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Castel dell'Ovo

Its name derives from an ancient legend according to which the Latin poet Virgil - who in medioevo was also considered a magician - he hid an egg in the dungeon of the building which kept the entire fortress standing. Its breakage would have caused not only the collapse of the castle, but also a series of disastrous catastrophes in the city of Naples.

During the XIV century, at the time of Giovanna I, the castle suffered extensive damage due to the partial collapse of the arch on the which is resting and, to prevent panic from spreading among the population for the alleged future catastrophes that would hit the city, the queen had to swear that she had replaced the egg.

Due to various events that partially destroyed the original Norman appearance and thanks to the subsequent reconstruction works that took place during the Angevin period and Aragonese, the architectural line of the castle changed drastically until it reached the state it is in today .

The castle stands on the islet of tufo of Megaride, natural offshoot of Mount Echia, which was joined to the mainland by a thin isthmus of rock. It is believed that this was the landing point of the first Greeks and of the Cumans then, who, having arrived in the middle of the VII century B.C. , would have founded the first nucleus of Palepoli (old city), the future Naples.

In the 1st century BCLucio Licinio Lucullo acquired a very large fund in the area (which according to some hypotheses ranged from Pizzofalcone up to Pozzuoli< /a>) and on the island he built a splendid villa, Villa di Licinio Lucullo, which was equipped with a very rich library, of moray eels farms and peach imported from Persia, which at the time were a novelty together with cherry trees that the general had sent from Cerasunto to>. The memory of this property lasted in the name of Castrum Lucullanum which the site kept until the late Roman age.

In darker times for the Empire - the middle of the V century - the villa was fortified by Valentiniano III and it had the fate of hosting the deposed last Emperor of Rome, Romulus Augustus, in 476.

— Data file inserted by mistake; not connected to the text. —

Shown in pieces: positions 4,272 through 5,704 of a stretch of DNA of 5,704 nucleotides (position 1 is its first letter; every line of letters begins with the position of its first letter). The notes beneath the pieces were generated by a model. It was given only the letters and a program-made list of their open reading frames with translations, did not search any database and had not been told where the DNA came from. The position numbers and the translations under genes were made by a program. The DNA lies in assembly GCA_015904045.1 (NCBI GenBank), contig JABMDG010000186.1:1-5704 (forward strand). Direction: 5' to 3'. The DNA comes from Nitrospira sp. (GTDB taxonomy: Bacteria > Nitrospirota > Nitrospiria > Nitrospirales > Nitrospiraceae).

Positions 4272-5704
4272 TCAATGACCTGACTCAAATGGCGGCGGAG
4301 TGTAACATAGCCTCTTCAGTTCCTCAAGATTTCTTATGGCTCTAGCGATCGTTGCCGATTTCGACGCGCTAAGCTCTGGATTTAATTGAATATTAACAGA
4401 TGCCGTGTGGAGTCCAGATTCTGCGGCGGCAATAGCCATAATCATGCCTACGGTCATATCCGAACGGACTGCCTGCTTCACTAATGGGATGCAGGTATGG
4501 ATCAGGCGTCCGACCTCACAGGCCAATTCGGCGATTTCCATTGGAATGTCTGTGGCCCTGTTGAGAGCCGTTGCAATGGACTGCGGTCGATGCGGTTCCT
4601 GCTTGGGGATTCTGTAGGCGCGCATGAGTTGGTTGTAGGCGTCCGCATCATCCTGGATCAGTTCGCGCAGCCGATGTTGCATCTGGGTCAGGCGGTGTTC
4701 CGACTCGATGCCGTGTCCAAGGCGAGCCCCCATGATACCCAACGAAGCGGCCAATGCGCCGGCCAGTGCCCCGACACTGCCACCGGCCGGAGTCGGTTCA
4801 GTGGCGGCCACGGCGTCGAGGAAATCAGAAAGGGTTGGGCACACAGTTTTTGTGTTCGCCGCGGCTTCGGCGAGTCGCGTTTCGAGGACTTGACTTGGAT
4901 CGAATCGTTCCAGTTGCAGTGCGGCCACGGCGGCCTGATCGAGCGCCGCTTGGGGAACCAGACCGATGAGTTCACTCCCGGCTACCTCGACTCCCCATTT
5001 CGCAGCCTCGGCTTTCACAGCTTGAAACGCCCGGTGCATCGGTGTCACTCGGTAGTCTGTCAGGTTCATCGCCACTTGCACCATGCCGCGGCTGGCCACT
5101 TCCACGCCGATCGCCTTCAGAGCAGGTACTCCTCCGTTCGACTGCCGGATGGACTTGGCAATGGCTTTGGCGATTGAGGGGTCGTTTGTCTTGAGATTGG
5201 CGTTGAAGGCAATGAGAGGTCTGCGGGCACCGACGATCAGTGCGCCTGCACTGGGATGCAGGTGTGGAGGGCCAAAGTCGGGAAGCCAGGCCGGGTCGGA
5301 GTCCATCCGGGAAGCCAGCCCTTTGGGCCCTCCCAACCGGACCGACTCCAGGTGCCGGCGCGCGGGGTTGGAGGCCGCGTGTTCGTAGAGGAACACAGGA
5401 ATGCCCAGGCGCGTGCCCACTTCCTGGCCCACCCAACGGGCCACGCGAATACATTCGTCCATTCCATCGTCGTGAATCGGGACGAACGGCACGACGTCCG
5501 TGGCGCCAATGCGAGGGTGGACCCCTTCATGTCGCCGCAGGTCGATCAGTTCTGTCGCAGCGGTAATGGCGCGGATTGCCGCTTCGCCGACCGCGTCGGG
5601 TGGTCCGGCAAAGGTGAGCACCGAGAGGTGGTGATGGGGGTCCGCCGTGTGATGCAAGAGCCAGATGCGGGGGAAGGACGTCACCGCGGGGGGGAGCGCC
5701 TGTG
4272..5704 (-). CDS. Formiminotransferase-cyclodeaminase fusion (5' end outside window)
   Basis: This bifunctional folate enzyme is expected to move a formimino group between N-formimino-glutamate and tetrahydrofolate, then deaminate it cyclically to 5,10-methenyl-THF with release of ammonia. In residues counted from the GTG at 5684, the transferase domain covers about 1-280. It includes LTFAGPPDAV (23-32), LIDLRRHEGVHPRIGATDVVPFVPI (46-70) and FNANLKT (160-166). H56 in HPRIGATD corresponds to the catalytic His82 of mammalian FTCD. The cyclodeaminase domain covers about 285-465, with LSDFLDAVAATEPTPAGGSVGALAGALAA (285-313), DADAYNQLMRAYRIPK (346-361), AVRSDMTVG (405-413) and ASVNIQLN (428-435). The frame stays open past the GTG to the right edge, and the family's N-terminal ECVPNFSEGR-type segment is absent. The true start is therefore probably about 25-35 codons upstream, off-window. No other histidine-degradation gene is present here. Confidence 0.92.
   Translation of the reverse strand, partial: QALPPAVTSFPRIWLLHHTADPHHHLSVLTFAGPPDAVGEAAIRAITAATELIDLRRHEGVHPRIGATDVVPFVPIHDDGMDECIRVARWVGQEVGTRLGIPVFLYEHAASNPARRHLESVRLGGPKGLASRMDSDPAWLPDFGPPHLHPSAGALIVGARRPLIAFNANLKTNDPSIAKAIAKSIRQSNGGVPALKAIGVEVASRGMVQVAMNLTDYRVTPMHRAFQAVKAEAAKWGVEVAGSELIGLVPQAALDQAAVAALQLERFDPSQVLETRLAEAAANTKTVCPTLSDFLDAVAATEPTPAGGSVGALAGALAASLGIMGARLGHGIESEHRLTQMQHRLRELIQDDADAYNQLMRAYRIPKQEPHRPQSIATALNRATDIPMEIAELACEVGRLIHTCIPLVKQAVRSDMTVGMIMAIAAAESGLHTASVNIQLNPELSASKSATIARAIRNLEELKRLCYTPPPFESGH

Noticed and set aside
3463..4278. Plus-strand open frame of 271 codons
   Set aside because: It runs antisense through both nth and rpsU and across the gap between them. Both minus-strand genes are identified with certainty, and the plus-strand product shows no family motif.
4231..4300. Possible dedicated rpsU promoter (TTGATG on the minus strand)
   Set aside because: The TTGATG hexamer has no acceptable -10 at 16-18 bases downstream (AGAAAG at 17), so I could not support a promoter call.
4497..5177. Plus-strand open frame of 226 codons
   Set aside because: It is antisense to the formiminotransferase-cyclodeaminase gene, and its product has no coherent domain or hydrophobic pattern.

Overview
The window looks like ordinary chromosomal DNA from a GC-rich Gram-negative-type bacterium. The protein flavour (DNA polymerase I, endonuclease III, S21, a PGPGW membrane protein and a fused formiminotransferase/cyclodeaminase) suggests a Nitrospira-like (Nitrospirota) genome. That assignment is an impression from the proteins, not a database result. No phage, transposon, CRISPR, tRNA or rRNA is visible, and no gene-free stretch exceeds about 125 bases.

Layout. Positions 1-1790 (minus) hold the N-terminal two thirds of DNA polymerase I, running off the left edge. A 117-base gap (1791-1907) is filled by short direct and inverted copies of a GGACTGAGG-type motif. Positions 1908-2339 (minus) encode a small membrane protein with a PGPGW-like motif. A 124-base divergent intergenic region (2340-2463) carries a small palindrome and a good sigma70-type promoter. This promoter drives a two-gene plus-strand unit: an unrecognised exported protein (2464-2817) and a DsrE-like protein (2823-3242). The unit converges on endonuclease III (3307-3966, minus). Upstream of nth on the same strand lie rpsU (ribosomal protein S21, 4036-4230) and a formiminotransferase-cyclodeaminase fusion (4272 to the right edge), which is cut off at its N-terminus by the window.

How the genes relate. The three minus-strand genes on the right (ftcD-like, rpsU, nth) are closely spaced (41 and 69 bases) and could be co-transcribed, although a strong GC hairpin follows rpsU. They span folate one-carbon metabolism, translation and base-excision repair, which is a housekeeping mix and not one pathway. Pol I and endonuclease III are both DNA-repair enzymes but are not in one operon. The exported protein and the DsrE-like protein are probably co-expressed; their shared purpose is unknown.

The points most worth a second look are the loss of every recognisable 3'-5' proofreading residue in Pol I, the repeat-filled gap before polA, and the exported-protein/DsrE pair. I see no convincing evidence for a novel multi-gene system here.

Subsequently the death of Romolo Augusto, which definitively marked the fall of Western Roman empire, on the islet of Megaride and on Monte Echia, already at the end of V century, settled Basilian monks called by Pannonia from a matron Barbara with the relics of Abate Severino . Initially allocated in scattered cells (called Basilian hermitages), the monks adopted in the VII century the < a href="">Benedictine rule and created an important scriptorium (probably also having what remained of the Lucullian library).

However, the convent complex was razed to the ground at the beginning of the X century by Dukes of Naples, to prevent the Saracens from being fortified there a> using it as a base for the invasion of the city, while the monks retreated to Pizzofalcone. In a document of 1128, however, a fortification is mentioned again on the site, called Arx Sancti Salvatoris from the church that the monks had built there.

Roger the Norman, conquering Naples in 1140, made Castel dell'Ovo its headquarters. However, the residential use was exploited only on a few occasions since, with the completion of the Castel Capuano, all the landward development and trade routes. With the Normans, a program of systematic fortification of the site began, which had in the Normandy tower the its first bastion, and it was the one on which the flags flew.

With the passage of the kingdom to the Svevi through Costanza d'Altavilla, Castel dell'Ovo was further fortified in 1222 by Federico II, who made it the seat of the royal treasury and had other towers built - Torre di Colleville, Torre Maestra and Torre di Half. In those years, the castle became a palace and a state prison.